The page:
• Of the ten jurisdictions which have one or more Commercial Division judges, six counties in or near New York City have the following minimum monetary thresholds to bringing an action in their courts to promote efficiency:
      • Kings County: $150,000
      • Nassau County: $200,000
      • New York County: $500,000
      • Queens County: $100,000
      • Suffolk County: $100,000
      • Westchester County: $100,000

As illustrated, the Commercial Division’s rules and procedures are designed specifically for the needs of commercial litigants, making litigation more time and cost efficient, more predictable, and more hospitable to complex commercial cases. Having a lawyer with substantial experience in, and a deep understanding of the rules and procedures of, the Commercial Division can be vital to success in commercial litigation.

Richard B. FriedmanRichard B. Friedman
Richard Friedman PLLC
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Restrictive Covenants in Franchise Agreements Under New York Law by Richard Friedman
Restrictive Covenants in Franchise Agreements Under New York Law
POSTED BY ON February 2 2018

What Are They?

Restrictive covenants are often found in agreements between franchisors and franchisees. The purpose of such covenants is to prevent franchisees—who are the owners and operators of businesses such as “chain-style” stores and restaurants—from harming franchisors by providing similar goods or services after the franchise agreement expires or is terminated. Restrictive covenants can serve to protect the good will of the franchisor after the franchise is reconveyed. See Jiffy Lube Int’l, Inc. v. Weiss Bros., 834 F. Supp. 683, 691 (D.N.J. 1993).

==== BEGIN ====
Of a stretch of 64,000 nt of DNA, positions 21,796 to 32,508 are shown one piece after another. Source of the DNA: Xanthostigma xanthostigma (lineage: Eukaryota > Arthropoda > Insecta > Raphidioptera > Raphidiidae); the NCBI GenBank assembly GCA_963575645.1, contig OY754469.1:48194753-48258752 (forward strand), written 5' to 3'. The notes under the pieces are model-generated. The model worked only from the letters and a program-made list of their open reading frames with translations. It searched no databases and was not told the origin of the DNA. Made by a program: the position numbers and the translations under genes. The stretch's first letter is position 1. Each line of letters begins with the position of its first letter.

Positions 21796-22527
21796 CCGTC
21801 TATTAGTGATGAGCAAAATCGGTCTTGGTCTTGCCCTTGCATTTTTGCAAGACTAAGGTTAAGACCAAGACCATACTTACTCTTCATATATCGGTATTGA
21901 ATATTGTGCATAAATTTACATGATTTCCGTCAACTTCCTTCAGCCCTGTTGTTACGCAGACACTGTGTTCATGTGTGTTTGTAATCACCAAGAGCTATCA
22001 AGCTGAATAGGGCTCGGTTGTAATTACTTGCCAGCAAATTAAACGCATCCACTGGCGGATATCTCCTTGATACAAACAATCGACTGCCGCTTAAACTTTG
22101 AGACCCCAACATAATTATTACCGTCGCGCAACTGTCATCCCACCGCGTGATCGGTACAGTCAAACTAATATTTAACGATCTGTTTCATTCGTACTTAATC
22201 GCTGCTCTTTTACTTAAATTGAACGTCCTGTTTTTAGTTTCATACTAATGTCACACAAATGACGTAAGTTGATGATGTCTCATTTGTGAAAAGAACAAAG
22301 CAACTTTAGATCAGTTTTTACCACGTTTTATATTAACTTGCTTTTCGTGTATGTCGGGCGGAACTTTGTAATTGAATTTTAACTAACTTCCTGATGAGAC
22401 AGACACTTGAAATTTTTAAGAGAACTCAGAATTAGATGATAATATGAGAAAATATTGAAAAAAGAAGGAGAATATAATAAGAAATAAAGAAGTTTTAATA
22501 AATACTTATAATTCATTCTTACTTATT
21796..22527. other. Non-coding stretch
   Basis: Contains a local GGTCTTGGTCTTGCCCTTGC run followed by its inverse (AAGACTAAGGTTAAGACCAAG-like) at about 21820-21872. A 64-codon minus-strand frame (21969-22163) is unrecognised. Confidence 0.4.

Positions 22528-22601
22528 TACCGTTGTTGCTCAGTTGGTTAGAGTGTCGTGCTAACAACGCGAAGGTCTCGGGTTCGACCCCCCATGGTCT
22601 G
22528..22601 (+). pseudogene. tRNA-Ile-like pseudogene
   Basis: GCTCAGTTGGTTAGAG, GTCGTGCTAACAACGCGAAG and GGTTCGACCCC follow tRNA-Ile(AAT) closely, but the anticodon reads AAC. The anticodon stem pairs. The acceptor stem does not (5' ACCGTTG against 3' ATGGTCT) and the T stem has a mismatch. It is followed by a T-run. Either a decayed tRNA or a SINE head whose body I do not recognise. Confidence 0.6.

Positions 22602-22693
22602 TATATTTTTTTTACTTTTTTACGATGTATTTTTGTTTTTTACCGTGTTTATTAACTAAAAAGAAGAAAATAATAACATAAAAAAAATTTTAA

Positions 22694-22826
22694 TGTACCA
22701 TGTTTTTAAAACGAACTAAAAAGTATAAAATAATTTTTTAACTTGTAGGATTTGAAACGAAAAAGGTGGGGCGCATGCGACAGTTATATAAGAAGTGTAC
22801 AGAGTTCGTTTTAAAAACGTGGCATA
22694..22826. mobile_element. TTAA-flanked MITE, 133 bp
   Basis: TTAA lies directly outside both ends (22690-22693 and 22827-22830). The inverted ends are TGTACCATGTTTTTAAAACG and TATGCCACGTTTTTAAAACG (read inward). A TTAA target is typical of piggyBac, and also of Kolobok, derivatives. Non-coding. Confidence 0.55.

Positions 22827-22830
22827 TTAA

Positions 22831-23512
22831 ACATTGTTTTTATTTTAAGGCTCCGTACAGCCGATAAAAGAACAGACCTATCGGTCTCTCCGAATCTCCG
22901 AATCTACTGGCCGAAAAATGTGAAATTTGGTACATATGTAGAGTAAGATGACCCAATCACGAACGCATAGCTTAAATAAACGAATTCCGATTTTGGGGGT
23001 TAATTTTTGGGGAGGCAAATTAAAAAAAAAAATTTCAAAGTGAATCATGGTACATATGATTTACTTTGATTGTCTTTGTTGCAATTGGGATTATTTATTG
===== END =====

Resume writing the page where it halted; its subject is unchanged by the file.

A typical restrictive covenant clause in a franchise agreement provides that the franchisee may not own or operate a similar or competing entity in a specified area for a specified period of time after the franchise relationship expires or is terminated. 

When Are They Enforceable? 

In order to be enforceable in New York, restrictive covenants in franchise agreements must be:

1. reasonable in geographical and temporal scope; and

2. necessary to protect a franchisor’s legitimate interest. 

ServiceMaster Residential/Commercial Servs., L.P. v. Westchester Cleaning Servs., Inc., No. 01 CIV. 2229 (JSM), 2001 WL 396520, at *3 (S.D.N.Y. Apr. 19, 2001).